Digital Camera Astrophotography
Wide Field Astrophotography

Wide field Astrophotography usually involves the use of a camera with a normal camera lens and not coupled to a telescope optically. There are at least three ways to use a digital camera for wide field astrophotography. One is simply using a tripod and pointing at the sky. The second is mounting the camera "piggyback" on a telescope and third is by using an equatorial mount or barn-door tracker. The latter are methods to avoid star trails or capturing the movement of the earth. For this first part we will focus on Tripod Astrophotography and avoiding the star trails by selecting subjects and shutter speeds.

The above image includes, from right to left, Jupiter, Saturn, Hyades, and Pleiades and was taken with a Nikon Coolpix 995 with a Wide Angle Lens attachment.

Part 1 Tripod Images

With maximum digital camera exposures getting longer and longer with each new model of camera the effects of the Earth's movement can be seen in exposures of as little as two seconds at the celestial equator in a typical telephoto zoom position and nine seconds at a typical wide zoom position. If your camera has a maximum of eight seconds or less simply leaving it in the widest zoom position should avoid star trails. If your camera permits exposures of longer than 8 seconds or if you wish to use telephoto zoom in your images then some method of star trail avoidance is required.

The stars appear to move and the earth rotates at 15º per hour and the effects of this motion on images are more pronounced near the celestial equator and negligible at the celestial poles. Knowing how many seconds of exposure can be used at a particular area of the sky then is important to using only a tripod for wide field astrophotography.

In order to calculate the maximum shutter speed to avoid star trails we must decide how large of a star trail will be detectable in your images. The apparent angular size of a star trail is:

Equation 1: A = (t/240) cos d

Where d is the declination or celestial altitude of a star in the center of your image.

We know that the field of view s for a given focal length and angular size is:

s = 2F tan (A/2)

Next replacing the drift length in the field of view formula we get:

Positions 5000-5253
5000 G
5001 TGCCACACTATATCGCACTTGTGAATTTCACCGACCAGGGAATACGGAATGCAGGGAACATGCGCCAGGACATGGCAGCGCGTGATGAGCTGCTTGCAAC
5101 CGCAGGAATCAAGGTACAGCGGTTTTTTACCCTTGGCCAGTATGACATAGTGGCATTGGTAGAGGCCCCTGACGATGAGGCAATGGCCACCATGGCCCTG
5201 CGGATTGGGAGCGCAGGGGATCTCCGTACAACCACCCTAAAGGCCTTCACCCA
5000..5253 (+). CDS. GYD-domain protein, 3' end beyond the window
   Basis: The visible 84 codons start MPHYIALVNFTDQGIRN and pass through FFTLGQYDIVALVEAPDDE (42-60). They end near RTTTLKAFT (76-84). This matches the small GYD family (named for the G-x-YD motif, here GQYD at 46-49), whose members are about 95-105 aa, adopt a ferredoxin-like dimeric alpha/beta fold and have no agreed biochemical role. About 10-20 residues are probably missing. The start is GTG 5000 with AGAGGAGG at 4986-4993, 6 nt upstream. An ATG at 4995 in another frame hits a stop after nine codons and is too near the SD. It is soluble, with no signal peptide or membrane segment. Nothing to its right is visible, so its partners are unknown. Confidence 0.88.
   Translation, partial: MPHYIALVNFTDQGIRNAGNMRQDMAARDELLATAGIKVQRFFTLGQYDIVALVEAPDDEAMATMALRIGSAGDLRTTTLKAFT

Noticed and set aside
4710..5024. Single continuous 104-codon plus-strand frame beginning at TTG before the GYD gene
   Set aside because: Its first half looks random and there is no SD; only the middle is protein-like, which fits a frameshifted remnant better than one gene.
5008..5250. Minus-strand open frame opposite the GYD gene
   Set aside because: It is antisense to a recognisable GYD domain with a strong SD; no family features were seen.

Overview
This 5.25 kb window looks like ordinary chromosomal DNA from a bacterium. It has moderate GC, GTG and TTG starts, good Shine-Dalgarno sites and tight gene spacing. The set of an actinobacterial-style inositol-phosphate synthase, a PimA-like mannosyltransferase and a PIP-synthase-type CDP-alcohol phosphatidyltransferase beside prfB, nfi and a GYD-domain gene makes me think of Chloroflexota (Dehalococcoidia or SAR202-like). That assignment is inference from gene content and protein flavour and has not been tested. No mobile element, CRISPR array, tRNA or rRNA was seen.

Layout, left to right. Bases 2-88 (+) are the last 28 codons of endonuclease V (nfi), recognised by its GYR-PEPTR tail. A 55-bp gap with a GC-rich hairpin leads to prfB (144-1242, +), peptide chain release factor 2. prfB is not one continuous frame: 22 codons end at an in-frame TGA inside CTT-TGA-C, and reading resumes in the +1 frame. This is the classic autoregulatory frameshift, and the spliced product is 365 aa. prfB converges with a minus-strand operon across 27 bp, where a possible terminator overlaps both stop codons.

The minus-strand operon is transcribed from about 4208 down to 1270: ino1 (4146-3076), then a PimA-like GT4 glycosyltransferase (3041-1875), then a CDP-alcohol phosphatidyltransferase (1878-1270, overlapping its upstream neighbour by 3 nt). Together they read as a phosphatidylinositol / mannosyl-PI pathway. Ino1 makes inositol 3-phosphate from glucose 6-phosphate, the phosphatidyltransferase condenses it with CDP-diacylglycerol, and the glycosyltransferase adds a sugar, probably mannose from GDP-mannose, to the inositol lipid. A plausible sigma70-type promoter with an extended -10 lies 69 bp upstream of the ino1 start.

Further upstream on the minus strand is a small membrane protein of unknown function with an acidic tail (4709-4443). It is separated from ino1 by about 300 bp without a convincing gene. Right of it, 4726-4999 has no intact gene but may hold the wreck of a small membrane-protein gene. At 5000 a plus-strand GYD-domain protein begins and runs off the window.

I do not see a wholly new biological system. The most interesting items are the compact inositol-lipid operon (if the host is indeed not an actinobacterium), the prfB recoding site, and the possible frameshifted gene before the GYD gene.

Equation 2: d = 2F tan ((t/480) cos d)

Where d is in millimeters and solving for t we get:

Equation 3: t = (480 arctan( d/2f) ) / cos d

Unfortunately, we must now convert this size d to the size in millimeters on the digital camera's ccd detector. This requires a series of additional calculations that we have already performed. See the website Digital Camera Astrophotography for specifics but unlike 35mm and its focal plane each detector type has a different size. First we must decide how much drift is tolerable in pixel units and then convert these pixels to mm.

< 1 pixel of drift

From previous investigations we know that for a Nikon Coolpix 995 the size of a single pixel is 3.45 x 3.45 microns and as a short cut and assuming that we want our maximum drift to be that of a single pixel then the size d is .00345mm or 3.45 microns. Using a single pixel of drift simplifies things dramatically and so we can just replace d in Equation 3 with p the size of a single pixel width.

Equation 4: t = (480 arctan( p/2f) ) / cos d

This equation now is dependant only on the width of a pixel, focal length and declination of the target star. A drift of 10 pixels is objectionable but a drift of 4 pixels is almost undetectable and so by replacing p in Equation 4 with 4p will provide for longer exposures at the expense of 4 pixels of drift. As an example an 8.2mm focal length photograph could image a target at the celestial equator for 23 seconds with 4 pixels drift as opposed to the 6 seconds for a 1 pixel trail.